Making ‘me’ time

Learn to unplug and live longer

By Barbara Pierce

Saranga
Saranga

Does life speed by too quickly for you? Like most of us, do you often ask, “Wow! Where did the time go?” Most of us are on the fast track all the time and it’s hard to slow down.

Yet, research finds that when people find ways to slow down or downshift throughout their day, they live longer, healthier and happier lives. Seventh-day Adventists in California pray, Greeks in Icaria take a nap, and Italians in Sardinia do happy hour and socialize with friends, according to the Blue Zones National Geographic Project.

Although technology has made our lives less stressful in many ways, being constantly connected has serious negative impacts on our physical and mental health.

“This had become a problem for myself and my family,” said Dr. Vinay Saranga, psychiatrist and founder of Saranga Comprehensive Psychiatry, Apex, N.C. “And I see this as an issue for my clients — the children I see and their parents.”

“I see parents struggling to take away devices from their kids. The kids become irritated. Their screens are always in front of them. Devices eat into family time. My own family — we’re no different. We’re doing our best to address it,” he said.

“Clinically, I’ve noticed when people don’t have ‘me’ time, they become depressed and anxious; they may have decreased job performance as they can’t focus properly. This is all thanks to social media,” he added.

An American Psychological Association survey found that people who are constantly checking their phones experience higher stress levels. Also, those who check their work emails on their days off experience even more stress. The expectation with texts, emails and phone calls is that we’re available 24/7 to anyone who wants to reach us.

“It’s important to unplug regularly and take a mental break,” said Saranga. “It’s a time for you to rest, relax and recharge. It’s a time for you to take a mental break from the world around you and refresh your mind. As a society, we’ve got to prioritize this.”

“Yes, it is tough to do,” he agreed. “It’s tough to take me time. For me, it’s simply going for a walk. Or sitting on the back porch with my dog,” he added.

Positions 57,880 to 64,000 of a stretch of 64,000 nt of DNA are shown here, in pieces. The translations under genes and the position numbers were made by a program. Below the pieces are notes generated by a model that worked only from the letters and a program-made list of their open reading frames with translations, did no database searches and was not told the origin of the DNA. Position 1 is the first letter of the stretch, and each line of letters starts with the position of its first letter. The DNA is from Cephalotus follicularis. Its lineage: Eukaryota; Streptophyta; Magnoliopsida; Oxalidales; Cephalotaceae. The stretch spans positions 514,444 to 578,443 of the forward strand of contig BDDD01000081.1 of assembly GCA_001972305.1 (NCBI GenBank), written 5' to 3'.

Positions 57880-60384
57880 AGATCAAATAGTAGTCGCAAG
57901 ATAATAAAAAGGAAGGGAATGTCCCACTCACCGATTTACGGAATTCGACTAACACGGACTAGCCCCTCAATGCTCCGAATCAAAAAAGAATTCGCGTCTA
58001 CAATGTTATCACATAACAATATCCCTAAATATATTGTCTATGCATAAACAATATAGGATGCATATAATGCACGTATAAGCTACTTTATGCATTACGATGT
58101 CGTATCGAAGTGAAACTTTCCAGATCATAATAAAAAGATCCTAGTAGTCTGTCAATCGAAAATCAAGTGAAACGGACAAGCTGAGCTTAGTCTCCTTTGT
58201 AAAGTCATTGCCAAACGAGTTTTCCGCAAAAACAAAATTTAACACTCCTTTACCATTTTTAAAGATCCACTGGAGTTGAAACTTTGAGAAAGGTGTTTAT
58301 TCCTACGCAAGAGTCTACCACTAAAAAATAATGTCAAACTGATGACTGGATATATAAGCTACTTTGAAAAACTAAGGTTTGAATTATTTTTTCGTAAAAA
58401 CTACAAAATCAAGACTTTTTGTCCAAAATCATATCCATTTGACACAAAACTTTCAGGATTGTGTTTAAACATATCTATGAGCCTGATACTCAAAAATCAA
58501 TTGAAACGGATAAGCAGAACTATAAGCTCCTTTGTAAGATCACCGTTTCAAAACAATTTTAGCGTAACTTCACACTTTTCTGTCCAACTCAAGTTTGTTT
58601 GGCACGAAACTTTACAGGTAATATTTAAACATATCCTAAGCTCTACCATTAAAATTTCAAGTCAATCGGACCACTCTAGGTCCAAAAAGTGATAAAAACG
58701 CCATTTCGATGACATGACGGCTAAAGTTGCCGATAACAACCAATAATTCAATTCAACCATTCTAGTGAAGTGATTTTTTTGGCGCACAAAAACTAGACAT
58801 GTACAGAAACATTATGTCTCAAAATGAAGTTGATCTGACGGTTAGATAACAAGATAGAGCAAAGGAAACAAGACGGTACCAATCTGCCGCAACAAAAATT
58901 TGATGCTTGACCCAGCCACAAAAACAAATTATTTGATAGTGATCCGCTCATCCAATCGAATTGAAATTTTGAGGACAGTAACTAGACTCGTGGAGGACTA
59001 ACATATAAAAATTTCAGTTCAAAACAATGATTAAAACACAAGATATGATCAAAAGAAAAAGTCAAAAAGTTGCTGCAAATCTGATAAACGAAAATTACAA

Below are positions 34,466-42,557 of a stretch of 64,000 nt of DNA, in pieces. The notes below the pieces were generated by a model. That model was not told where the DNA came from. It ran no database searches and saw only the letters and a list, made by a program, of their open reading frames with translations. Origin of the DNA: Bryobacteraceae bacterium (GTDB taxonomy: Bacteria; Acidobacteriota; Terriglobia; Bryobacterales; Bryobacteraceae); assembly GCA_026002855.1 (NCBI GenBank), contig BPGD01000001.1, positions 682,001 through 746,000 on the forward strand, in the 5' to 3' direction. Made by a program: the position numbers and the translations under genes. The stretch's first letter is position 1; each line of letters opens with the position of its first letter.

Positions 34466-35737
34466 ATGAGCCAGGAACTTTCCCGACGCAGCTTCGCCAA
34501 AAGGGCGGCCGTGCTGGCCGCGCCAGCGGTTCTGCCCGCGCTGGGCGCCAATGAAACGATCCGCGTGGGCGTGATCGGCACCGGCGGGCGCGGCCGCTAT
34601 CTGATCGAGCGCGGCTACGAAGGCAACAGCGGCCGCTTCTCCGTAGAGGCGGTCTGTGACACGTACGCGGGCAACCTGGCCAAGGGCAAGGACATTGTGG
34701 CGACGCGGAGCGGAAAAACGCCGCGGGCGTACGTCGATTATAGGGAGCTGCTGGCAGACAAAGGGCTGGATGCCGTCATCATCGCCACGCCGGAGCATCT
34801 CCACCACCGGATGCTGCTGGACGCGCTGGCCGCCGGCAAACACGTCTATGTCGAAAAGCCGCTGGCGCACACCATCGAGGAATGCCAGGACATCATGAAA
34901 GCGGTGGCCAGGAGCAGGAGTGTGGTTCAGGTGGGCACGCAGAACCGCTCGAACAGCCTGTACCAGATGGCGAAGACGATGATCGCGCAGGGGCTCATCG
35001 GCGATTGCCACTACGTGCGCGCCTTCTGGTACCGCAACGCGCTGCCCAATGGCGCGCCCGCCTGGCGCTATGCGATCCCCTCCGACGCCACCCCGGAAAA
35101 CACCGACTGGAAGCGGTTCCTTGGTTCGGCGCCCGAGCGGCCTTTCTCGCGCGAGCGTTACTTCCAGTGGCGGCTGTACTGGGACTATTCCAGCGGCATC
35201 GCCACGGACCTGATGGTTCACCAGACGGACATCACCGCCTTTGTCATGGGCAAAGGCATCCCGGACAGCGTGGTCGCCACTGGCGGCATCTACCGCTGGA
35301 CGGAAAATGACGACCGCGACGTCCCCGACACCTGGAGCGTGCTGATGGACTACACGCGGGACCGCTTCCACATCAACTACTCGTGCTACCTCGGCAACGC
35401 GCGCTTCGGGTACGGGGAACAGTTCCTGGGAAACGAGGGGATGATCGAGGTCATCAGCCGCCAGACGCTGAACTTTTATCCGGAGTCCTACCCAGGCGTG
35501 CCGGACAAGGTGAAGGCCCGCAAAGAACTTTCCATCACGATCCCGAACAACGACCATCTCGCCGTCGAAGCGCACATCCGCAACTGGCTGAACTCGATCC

Here’s some useful advice

He suggested some simple steps you can take to incorporate more “me time” into your daily routine:

— “You have to make the time,” he stressed. “‘Me’ time is just as important to your health as eating a balanced diet and getting enough exercise. For many of us, it’s simply a matter of making the time. It’s important to start seeing this as a ‘must-do’ activity and block off 30-minutes to an hour each day to just sit and get quiet with yourself. Anytime of the day will work, but to make it a regular habit, it’s best to schedule this precious time around the same time each day.”

There are only 24 hours in a day. But you might be surprised that you can free up some time, he suggested. Try spending less time clicking around on social media or surfing the web. Maybe you can wake up a half-hour earlier to give yourself some extra time.

— There is no set agenda: The best part about “me” time is there is no set list of things you have to do. It’s about doing what you want to do, Saranga added. You can sit in a room that you find soothing. You can listen to relaxing music. You can go to the park and people watch. This is your time to spend by yourself to rest, relax and clear the mental clutter that often bogs us down.

— Spend time in nature, finding silence and nurturing your health. Enjoy a walk or bike ride. Go alone and use your senses to observe. Listen to the sounds, the chirping of the birds, and the smell of newly cut grass.

— Setting aside 30 minutes a day for “me” time is best, said Saranga. But if you really can’t spare 30 minutes, even 10 minutes will help.

One good way to do this is to use mindfulness apps, like Headspace.com. Even 10 minutes of mindfulness with calming breathing is good. The apps mostly focus on breathing, he explained, with a person guiding you through it.

“I find it very refreshing. Ten minutes of mindfulness feel like 30 minutes,” he added. “Once you do 10 minutes, you feel like you are awakening a different person, calmer, more settled. You feel like a weight is taken off your shoulders.

Many people feel guilty for taking time for themselves, Saranga noted. “But you must have a change in mindset and realize that scheduling some ‘me’ time is a positive step in caring for your mental health and overall well-being,” he said. “In fact, it’s something everybody can benefit from. Best of all, you’ll feel better, think clearer and be more productive.”

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